Can a Blood Test Diagnose a Concussion?

Today, the deadly neurodegenerative disorder chronic traumatic encephalopathy, which the National Football League recently admitted its players may be prone to, can only be diagnosed with an autopsy. But new tests, which look for evidence of brain trauma by measuring proteins in the blood, could help doctors spot problems sooner.

One test, being developed by Boston University’s Alzheimer’s Disease and C.T.E. Center, is looking for signatures of Tau proteins, a hallmark of Alzheimer’s that has also been linked to C.T.E. Another research group, led by Linda Papa at Orlando Health — using a test developed by Banyan Biomarkers — focuses on traces of the proteins GFAP and UCH-L1, which they say are visible in the blood within an hour of brain injury.

A computed tomography (CT) scan of a human brain. Visual by Wikipedia.

A computed tomography (CT) scan of a human brain.

It all sounds promising, but several hurdles remain.

Currently, concussions are diagnosed using a battery of cognitive tests that grade concussion symptoms along a scale. How quickly physicians would adopt a new blood test for concussions depends on the quantity and rigor of the data supporting it. “Physicians want to make sure there’s the right evidence,” Papa said. “So more studies are coming to further validate these markers.”

A test like Papa’s, while potentially helpful, would require a lot more  baseline data to be clinically useful, said Lamont Cavanagh, director of the University of Oklahoma College of Medicine’s Center for Exercise and Sports Medicine. Without baseline data on biomarkers unique to the athlete being tested, for example, how would a physician know when abnormal protein levels have subsided?

Another potential problem facing concussion blood test development is the blood-brain barrier itself, which separates and regulates the movement of materials between the brain and the circulatory system. The precise mechanics of the blood-brain barrier’s permeability is still debated, particularly as it relates to inflammation, age and brain injury — and so the question remains: Can proteins associated with brain injury really pass through the blood-brain barrier and be detected in a blood test?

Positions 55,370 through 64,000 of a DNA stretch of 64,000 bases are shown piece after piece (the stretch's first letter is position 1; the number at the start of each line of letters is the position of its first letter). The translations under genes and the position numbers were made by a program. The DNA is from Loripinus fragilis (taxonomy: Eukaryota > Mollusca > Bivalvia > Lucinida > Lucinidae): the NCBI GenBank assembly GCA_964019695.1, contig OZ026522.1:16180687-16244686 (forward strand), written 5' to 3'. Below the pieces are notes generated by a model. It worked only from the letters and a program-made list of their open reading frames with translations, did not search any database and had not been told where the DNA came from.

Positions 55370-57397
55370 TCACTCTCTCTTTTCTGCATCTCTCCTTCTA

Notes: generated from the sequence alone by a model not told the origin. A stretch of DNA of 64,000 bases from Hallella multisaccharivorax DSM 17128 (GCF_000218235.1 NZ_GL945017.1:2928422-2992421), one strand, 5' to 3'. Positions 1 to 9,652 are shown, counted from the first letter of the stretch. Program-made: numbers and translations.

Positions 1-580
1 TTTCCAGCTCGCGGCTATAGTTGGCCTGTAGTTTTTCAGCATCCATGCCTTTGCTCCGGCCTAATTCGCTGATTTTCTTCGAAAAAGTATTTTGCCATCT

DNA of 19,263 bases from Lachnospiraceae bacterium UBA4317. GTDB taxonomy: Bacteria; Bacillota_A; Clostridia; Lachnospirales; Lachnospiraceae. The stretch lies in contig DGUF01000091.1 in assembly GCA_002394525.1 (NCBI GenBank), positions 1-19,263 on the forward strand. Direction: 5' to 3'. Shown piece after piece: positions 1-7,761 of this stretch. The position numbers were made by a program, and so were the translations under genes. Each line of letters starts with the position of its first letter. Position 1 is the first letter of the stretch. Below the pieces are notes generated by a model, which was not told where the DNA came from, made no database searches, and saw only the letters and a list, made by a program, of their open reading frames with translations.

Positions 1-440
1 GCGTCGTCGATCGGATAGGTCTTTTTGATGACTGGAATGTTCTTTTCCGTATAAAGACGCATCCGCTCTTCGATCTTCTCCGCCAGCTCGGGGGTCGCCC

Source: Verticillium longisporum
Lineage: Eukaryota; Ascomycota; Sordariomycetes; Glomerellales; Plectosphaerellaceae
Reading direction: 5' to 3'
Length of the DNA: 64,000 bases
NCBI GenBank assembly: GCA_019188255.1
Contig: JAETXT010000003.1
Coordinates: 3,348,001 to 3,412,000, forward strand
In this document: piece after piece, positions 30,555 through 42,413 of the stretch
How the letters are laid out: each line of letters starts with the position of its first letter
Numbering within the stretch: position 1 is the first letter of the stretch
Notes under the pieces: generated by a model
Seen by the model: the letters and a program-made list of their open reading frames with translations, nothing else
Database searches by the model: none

“No one’s actually seen them pass through,” said Papa. “We can’t say for sure that that’s what they’re doing. We suspect that there’s some jostling of the brain and a disruption of the blood-brain barrier.”

Researchers like Papa are seeing elevated protein levels in the blood after brain injury. In a study of 584 patients published last month in the journal JAMA Neurology, Papa detected GFAP over seven days and UCH-L1 within hours after brain injury.

But how to ensure that those elevated protein levels are a consequence of a concussion? Indeed, blood tests like Papa’s are predicated on the notion that the presence of proteins like GFAP and UCH-L1 indicate a brain injury. But there could be other explanations for these circulating proteins. Researchers have linked GFAP to intracerebral hemorrhages and glioblastomas, tumors of the brain and spinal cord, for example.

With evidence mounting that repetitive concussions can lead to neurodegenerative disorders like C.T.E., a rapid blood test for brain injuries would help sideline concussed athletes – or return those cleared of symptoms to the playing field. But clearly more work is needed before the quick, surefire test that everyone wants is available.

“We’re a microwave society,” Cavanagh said. “The public wants a test that says ‘do I have it or don’t I have [a concussion]?’ But we’re not at a point where we have something that gives us that answer.”